The Art of Rhetoric: How Articulate People Cover Up Their Bad Ideas

Ben Shapiro rhetoric

There are innumerable ways to persuade others of an argument or point of view that don’t rely on solid reasoning and logic but instead employ persuasion tactics, either wittingly or unwittingly. This is rhetoric: the art of persuasion. Many arguments can have the appearance of being correct, but under scrutiny, the flaws start to appear. There are many public intellectuals who use rhetoric when espousing their opinions; two well-known conservative ones, who will be the focus of this article, are Ben Shapiro and Jordan Peterson.

I am not focusing only on Shapiro and Peterson here in an effort to peddle an anti-conservative narrative. Rhetoricians exist across the spectrum of ideology and political beliefs. However, because Shapiro and Peterson are, by many people, held up as these paragons of rationality, as protectors of cold logic, emotionless facts, and sensible ideas, I think it’s useful to examine how they both actually heavily rely on rhetoric to cover up their bad ideas and poor argumentation. One rhetorical technique they both use, which attracts so many people to them as the voices of reason in an irrational world, is the way they articulate their ideas. Before looking at the powers of articulation, however, here are some examples of Shapiro and Peterson’s dubious ideas and other rhetorical devices used to support them.

Despite Shapiro holding dearly onto his mantra “facts don’t care about your feelings”, the conservative commentator repeatedly contradicts himself (so what are the facts he holds to be true?) and makes feelings-based arguments, either expressing his own feelings to make a point or stoking emotional reactions in others through the use of inflammatory language and insults. 

In making – what appears to many – to be a common sense and cogent argument against the gender that transgender people claim to be, Shapiro actually fails to understand the meaning of crucial terms. He continues to mistakenly view the categories ‘man’ and ‘woman’ as biological categories, rather than social categories, which are not fixed by nature. Sex and gender are not synonymous, even if they can be related. The YouTuber Contrapoints (Natalie Wynn) highlights this confusion by pointing out that the word ‘parents’ can refer to biological parents or adoptive parents. Calling adoptive parents ‘parents’ is not denying biology. As Nathan J. Robinson states in a piece on Shapiro for Current Affairs, detailing the conservative commentator’s position on transgender people as well as the minimum wage and unions, “Shapiro is a skilled propagandist because he is good at dressing up his ideology as “myth-busting” and the presentation of mere fact.”

Robinson goes on to write that “This man’s ongoing popularity may be a sad comment on the quality of our public discourse,” although I think this also speaks to the perennial influence of rhetoric. There have always been ways to conceal the shoddiness of bad ideas, and wearing and promoting the presentation of the Facts and Logic Guy is just one manifestation of that. In an earlier piece for Current Affairs, Robinson addresses some of Shapiro’s other controversial, apparently purely fact-based claims, such as that racism is not a serious problem facing black people and that an issue like the black-white wealth gap “has nothing to do with race and everything to do with culture.” with Robinson highlighting the pertinent facts Shapiro leaves out, which contradict his positions on racism.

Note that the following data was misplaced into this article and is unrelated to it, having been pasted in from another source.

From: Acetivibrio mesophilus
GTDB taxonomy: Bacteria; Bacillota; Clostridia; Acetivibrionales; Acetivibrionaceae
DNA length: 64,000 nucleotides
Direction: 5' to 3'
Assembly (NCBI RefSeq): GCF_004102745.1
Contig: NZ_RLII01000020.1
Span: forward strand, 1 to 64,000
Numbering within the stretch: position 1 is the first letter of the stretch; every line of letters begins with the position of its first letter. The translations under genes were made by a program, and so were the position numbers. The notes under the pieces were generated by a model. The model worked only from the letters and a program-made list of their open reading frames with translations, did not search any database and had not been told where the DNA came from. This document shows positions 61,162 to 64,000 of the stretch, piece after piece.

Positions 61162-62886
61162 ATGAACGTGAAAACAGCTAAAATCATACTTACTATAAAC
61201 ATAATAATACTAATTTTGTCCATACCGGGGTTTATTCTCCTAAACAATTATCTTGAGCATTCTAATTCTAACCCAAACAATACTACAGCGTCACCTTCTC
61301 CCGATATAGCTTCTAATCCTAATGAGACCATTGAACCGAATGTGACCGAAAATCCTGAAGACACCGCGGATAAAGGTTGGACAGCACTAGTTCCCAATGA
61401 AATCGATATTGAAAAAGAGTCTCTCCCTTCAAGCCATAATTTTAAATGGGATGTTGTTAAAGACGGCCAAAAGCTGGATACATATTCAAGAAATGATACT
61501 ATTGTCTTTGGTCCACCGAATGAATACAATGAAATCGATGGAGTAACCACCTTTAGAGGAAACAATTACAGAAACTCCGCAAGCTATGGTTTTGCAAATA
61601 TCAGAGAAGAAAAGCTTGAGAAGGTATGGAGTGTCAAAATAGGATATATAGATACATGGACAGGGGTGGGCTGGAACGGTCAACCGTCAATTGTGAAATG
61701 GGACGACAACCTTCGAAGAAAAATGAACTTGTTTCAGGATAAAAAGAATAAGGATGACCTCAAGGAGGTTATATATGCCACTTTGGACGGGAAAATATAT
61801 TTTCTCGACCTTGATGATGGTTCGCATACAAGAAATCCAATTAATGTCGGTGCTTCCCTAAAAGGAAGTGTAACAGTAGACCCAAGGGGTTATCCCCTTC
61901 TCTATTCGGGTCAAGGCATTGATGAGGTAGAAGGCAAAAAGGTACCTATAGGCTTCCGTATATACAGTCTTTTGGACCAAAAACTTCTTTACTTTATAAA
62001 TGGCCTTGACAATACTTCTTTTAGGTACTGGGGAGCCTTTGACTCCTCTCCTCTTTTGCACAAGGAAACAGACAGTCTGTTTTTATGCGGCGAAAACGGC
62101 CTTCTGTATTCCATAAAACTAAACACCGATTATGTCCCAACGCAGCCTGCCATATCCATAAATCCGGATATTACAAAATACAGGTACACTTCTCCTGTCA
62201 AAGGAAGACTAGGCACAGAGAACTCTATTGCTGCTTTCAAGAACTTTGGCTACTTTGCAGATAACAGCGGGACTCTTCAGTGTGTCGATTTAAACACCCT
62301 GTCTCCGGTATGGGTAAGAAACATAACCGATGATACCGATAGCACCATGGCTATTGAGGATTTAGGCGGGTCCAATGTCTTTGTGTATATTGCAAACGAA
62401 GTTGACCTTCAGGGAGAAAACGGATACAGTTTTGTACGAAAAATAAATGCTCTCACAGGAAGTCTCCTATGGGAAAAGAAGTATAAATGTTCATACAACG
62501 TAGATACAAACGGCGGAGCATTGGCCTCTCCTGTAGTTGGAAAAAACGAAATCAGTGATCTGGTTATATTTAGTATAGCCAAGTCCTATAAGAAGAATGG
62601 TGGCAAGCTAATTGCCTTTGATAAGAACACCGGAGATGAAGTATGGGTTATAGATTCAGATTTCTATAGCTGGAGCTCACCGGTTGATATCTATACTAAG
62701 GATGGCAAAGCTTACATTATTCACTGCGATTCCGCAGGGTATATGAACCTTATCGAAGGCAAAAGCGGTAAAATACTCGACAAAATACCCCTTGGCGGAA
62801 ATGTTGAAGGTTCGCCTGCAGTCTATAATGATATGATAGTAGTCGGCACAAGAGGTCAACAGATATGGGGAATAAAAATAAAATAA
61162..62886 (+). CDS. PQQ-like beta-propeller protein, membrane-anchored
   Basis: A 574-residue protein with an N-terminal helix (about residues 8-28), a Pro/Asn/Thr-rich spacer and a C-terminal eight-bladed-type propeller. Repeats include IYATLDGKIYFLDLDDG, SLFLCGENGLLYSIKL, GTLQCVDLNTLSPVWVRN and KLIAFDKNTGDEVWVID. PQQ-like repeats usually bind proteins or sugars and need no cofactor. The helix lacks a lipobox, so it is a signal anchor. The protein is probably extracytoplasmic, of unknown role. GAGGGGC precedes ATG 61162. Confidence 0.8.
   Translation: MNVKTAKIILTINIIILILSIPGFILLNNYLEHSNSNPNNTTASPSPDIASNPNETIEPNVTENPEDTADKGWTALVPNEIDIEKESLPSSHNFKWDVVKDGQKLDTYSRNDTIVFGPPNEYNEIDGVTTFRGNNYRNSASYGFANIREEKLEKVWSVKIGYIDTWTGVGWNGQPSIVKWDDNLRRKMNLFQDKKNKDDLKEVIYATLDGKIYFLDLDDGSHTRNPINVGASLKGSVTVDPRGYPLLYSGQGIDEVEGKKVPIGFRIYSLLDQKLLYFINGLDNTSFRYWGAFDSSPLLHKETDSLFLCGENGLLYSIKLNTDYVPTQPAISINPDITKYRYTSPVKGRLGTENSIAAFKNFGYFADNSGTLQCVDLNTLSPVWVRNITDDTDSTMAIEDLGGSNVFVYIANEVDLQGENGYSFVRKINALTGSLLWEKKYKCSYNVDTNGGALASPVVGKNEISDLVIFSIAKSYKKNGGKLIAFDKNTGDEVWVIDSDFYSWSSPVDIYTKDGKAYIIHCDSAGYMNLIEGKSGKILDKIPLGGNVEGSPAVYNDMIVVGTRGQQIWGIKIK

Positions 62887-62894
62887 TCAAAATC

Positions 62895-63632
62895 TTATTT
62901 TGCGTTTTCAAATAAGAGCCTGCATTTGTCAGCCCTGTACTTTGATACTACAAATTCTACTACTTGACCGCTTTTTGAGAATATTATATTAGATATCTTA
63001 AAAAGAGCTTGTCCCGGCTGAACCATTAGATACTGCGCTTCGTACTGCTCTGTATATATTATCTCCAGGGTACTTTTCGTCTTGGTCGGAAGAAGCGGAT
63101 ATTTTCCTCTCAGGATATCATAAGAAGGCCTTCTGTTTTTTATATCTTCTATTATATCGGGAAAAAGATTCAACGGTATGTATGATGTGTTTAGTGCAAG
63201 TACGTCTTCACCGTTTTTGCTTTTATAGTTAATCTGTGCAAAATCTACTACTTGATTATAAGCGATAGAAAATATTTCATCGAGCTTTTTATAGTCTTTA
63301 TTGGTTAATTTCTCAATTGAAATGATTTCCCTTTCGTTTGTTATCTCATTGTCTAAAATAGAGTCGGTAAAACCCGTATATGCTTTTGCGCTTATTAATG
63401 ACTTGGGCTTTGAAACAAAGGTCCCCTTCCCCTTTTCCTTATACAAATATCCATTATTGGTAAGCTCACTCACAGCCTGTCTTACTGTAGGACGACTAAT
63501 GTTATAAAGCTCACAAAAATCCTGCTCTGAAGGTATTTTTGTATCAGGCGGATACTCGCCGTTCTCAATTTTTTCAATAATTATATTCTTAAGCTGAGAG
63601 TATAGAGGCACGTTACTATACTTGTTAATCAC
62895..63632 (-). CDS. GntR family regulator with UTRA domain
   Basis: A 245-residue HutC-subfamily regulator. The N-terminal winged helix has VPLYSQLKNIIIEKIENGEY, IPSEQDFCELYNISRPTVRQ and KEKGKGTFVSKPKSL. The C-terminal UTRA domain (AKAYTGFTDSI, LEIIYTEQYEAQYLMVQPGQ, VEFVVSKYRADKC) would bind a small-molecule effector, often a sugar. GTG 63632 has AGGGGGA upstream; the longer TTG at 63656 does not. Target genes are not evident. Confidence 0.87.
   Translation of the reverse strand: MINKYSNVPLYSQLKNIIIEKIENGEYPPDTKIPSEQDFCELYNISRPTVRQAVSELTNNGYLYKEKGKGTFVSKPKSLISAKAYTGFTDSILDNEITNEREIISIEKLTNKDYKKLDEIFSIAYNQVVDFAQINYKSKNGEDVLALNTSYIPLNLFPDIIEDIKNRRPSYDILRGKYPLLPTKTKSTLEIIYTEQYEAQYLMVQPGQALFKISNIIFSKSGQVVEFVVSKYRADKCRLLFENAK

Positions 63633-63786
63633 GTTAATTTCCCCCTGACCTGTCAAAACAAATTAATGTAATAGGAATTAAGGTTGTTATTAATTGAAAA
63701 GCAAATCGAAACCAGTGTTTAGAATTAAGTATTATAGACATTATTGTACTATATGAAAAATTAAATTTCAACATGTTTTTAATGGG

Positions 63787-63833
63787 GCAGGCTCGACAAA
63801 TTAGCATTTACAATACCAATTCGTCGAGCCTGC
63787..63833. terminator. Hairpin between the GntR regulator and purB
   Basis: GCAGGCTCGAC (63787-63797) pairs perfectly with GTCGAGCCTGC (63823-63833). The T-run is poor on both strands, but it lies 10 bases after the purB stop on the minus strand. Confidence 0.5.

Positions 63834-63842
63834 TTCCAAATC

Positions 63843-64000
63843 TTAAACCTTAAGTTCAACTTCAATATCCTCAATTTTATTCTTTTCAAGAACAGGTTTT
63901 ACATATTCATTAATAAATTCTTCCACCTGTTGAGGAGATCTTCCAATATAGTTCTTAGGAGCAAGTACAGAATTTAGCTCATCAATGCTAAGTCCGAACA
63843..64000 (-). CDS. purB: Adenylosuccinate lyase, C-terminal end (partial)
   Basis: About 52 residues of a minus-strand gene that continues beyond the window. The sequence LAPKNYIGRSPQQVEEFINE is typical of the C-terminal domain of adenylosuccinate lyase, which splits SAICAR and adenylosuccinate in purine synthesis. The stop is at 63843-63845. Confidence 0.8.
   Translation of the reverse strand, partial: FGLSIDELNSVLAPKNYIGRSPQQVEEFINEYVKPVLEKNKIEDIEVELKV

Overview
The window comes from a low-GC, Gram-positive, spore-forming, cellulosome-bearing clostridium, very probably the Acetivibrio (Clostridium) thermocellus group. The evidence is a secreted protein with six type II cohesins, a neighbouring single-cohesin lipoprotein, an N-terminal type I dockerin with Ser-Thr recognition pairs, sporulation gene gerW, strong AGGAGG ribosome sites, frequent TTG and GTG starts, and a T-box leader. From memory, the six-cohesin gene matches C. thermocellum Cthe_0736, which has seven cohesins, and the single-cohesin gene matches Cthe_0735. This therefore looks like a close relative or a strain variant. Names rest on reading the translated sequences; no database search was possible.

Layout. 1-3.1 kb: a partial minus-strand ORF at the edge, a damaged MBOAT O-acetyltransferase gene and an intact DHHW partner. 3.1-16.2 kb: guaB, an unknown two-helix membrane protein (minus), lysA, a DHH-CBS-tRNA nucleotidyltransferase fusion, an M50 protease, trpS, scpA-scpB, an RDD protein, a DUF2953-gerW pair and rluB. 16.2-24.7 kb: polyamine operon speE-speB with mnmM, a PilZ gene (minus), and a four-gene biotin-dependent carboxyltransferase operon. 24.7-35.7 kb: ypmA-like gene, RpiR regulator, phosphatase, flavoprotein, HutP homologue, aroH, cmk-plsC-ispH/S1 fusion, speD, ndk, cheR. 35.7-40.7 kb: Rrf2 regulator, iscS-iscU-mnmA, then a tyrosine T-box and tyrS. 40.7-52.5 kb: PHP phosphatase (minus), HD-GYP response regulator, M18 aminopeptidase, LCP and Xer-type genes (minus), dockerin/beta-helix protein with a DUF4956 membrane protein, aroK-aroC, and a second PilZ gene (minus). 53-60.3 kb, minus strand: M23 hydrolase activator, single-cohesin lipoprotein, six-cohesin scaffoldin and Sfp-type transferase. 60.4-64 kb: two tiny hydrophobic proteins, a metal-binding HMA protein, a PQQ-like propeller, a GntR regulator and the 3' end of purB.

Robinson ends the piece by saying that what annoys him about Shapiro is that he “is lying to his audience, by telling them that he is just a person concerned with the Truth, when the only thing he actually cares about is destroying the left.” And that the mantra “facts don’t care about your feelings” is “worthless if you’re going to interpret every last fact in the way most favorable to your own preconceptions, if you’re going to ignore evidence contrary to your position, and refuse to try to understand what your opponents actually believe.” In other words, Shapiro cares about convincing others he’s right but not actually being right.

Now let’s turn to Peterson, who David Brooks in a 2018 New York Times piece called the “most influential public intellectual in the Western world.” That may be true. But what is relevant in this discussion is that Peterson’s image as this heavyweight intellectual is suspect. For example, the Canadian psychologist seems to talk a lot about postmodernism, without properly understanding it; he essentially sets up a straw man (a common rhetorical device) and attacks a distorted version of what he perceives as his ideological opponents. 

Peterson warns about the scourge of “postmodern neo-Marxism” and “cultural Marxism”, how these ideological forces have infiltrated academia and now threaten to undermine the fabric of Western civilisation. His concerns verge on conspiratorial thinking, and his use of the term “cultural Marxism”, a right-wing antisemitic conspiracy theory, has helped to bring this term into the mainstream. While not antisemitic himself, his rhetoric around this term – seemingly ignorant or unappreciative of its implications – can end up fuelling those on the far right who use the term to argue that a tiny group of Jewish philosophers (belonging to the Frankfurt School) have tried to destroy the American way of life, with the threat of ‘cultural Marxism’ persisting today. 

Peterson may, like Shapiro, be seen by the public as a reasonable, level-headed thinker, but much of his thinking seems based on fear of a non-existent or exaggerated enemy. In a piece for Jacobin titled Why Jordan Peterson Is Always Wrong (I’m not a huge fan of the headline), Ben Burgis and Matt McManus point to Peterson’s impassioned criticisms of Bill-C16, a Canadian piece of legislation he thought would choke free speech. The purpose of the fact was to protect trans people from discrimination, in areas such as housing. The word “pronoun” appears nowhere in the text of the legislation (Peterson was worried Bill C-16 was a totalitarian “compelled speech” bill that would force people to use others’ preferred gender pronouns, with punishment falling on those who failed to do so). The Canadian Bar Association stressed that the bill would not obstruct freedom of expression: “Recently, the debate has turned to whether the amendments will force individuals to embrace concepts, even use pronouns, which they find objectionable. This is a misunderstanding of human rights and hate crimes legislation.”